By Ian Graham
BELFAST (Reuters) - Northern Ireland could be set for a fresh election or a return to direct British rule of the province after one of the two main parties negotiating to form a new government said on Sunday that talks had run their course without success.
The British province's nationalist and unionist parties have until Monday to form a new power-sharing government following snap elections this month or risk decision-making being taken back to London for the first time since 2007.
Sinn Fein, the province's largest nationalist party, said that no substantive progress had been made on any of the key issues responsible for the impasse and that it would not support nominations to form a new regional executive.
"This talks process has run its course. Sinn Fein will not be supporting nominations for speaker or the executive tomorrow," Sinn Fein's Northern Ireland leader Michelle O'Neill told reporters.
"Sinn Fein is still intent on honoring our mandate and agreements made. We want to see the institutions restored, but when we said there will be no return to the status quo, we meant it."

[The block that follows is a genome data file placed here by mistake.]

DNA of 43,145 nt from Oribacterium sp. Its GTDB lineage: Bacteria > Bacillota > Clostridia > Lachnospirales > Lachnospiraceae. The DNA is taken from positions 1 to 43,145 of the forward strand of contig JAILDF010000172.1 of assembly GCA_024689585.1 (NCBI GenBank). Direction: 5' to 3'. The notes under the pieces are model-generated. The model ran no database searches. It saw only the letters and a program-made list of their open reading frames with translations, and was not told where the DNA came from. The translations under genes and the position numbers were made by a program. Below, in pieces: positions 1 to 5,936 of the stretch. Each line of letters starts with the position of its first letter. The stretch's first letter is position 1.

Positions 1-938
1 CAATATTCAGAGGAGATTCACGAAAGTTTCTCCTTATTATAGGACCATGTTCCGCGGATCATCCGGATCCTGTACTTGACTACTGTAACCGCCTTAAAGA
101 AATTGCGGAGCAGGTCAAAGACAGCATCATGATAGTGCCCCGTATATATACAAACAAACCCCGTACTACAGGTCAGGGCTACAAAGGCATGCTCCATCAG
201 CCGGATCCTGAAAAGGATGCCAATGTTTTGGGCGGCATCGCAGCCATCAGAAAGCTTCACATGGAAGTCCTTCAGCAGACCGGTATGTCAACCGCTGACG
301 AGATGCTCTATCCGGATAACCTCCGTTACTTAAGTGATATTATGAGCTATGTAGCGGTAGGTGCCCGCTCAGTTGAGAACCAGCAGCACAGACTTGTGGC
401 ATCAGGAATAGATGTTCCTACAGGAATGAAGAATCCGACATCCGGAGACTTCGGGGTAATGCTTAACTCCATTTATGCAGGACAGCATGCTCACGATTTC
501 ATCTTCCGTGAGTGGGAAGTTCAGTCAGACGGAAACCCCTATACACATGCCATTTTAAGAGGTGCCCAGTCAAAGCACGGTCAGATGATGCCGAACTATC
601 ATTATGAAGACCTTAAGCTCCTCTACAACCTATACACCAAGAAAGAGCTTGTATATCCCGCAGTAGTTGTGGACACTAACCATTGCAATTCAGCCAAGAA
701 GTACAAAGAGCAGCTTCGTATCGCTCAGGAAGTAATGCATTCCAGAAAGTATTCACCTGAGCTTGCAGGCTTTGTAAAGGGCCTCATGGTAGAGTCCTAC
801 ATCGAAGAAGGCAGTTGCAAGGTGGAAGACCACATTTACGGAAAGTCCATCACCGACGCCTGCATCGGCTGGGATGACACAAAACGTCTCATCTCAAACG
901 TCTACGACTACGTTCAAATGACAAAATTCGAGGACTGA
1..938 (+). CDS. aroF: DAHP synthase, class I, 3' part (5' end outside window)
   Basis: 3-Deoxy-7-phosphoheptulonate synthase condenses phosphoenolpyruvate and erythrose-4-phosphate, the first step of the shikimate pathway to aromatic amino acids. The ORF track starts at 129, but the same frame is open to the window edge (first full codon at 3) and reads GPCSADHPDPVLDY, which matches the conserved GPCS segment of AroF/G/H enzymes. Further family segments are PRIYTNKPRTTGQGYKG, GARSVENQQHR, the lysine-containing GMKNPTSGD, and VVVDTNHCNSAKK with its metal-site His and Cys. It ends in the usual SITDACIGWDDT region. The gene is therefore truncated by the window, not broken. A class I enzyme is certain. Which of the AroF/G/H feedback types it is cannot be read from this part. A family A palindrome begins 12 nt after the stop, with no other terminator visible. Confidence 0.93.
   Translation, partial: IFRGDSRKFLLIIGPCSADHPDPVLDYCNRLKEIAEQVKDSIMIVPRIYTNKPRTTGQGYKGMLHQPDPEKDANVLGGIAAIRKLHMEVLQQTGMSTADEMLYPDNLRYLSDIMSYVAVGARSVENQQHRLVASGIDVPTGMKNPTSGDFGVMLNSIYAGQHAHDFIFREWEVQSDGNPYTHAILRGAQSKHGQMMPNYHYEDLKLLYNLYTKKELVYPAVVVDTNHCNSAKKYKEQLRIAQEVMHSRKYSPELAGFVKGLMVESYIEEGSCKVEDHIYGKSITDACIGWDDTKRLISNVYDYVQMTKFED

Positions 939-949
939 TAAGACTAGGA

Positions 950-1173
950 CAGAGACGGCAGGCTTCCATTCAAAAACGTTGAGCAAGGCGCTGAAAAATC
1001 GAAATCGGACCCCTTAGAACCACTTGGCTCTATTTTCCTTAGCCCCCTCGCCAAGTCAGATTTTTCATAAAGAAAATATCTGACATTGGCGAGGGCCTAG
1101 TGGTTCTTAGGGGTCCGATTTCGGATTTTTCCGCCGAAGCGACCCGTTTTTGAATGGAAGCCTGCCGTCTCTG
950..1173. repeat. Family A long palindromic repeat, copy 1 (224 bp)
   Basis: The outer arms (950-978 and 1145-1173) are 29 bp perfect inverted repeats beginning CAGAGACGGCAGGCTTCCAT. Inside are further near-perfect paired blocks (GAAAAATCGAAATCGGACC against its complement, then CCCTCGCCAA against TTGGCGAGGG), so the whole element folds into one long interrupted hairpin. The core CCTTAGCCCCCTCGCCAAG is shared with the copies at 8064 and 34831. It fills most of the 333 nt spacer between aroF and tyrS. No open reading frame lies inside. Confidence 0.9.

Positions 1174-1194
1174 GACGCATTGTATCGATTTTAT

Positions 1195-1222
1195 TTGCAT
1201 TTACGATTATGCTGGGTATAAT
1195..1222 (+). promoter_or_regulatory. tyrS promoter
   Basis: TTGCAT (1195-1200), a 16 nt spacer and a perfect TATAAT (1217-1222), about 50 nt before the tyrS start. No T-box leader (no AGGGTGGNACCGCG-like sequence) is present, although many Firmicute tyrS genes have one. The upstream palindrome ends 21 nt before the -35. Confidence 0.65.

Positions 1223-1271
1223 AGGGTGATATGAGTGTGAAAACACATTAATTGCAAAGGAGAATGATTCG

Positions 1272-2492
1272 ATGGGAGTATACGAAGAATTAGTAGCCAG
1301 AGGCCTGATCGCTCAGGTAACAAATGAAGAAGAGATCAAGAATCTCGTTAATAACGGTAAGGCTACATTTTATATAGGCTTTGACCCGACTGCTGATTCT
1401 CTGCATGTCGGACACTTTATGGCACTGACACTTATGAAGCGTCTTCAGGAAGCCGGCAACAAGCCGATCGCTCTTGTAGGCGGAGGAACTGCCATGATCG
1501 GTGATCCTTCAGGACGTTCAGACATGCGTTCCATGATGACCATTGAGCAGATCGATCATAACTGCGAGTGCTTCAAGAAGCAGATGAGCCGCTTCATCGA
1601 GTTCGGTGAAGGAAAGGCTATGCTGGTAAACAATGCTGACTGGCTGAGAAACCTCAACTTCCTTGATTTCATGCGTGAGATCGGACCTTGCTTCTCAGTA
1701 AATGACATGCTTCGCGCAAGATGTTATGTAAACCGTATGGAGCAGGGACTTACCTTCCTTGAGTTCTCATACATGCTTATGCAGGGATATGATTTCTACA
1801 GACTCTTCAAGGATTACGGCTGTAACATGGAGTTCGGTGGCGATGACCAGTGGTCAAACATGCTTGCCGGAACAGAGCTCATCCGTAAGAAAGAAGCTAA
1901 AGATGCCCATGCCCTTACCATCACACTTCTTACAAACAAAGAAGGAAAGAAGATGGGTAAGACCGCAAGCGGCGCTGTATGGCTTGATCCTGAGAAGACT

Sinn Fein had collapsed the previous government and surged to within one seat of the Democratic Unionist Party (DUP) at the March 2 election to deny pro-British unionist politicians a majority in the regional assembly for the first time since Ireland was partitioned in 1921.
Britain's Northern Ireland minister James Brokenshire responded by urging the parties "even at this stage" to agree to work to form an executive, a position backed by Ireland's foreign minister.
If there is no agreement by Monday's 1500 GMT deadline, Brokenshire will have to decide whether to call another election -- the third in less than a year -- or to legislate for a return to direct British rule of the province, something he has repeatedly said he is against.
Irish Prime Minister Enda Kenny has raised the prospect that the parties could be given more time to form a new devolved administration, but Britain's government has not proposed an extension and Sinn Fein is against such a move.
The leader of the smaller nationalist SDLP party said it was clear that an agreement will not be reached in the time left and that Brokenshire should allow for the process to be reconvened.
(Editing by Padraic Halpin and David Goodman)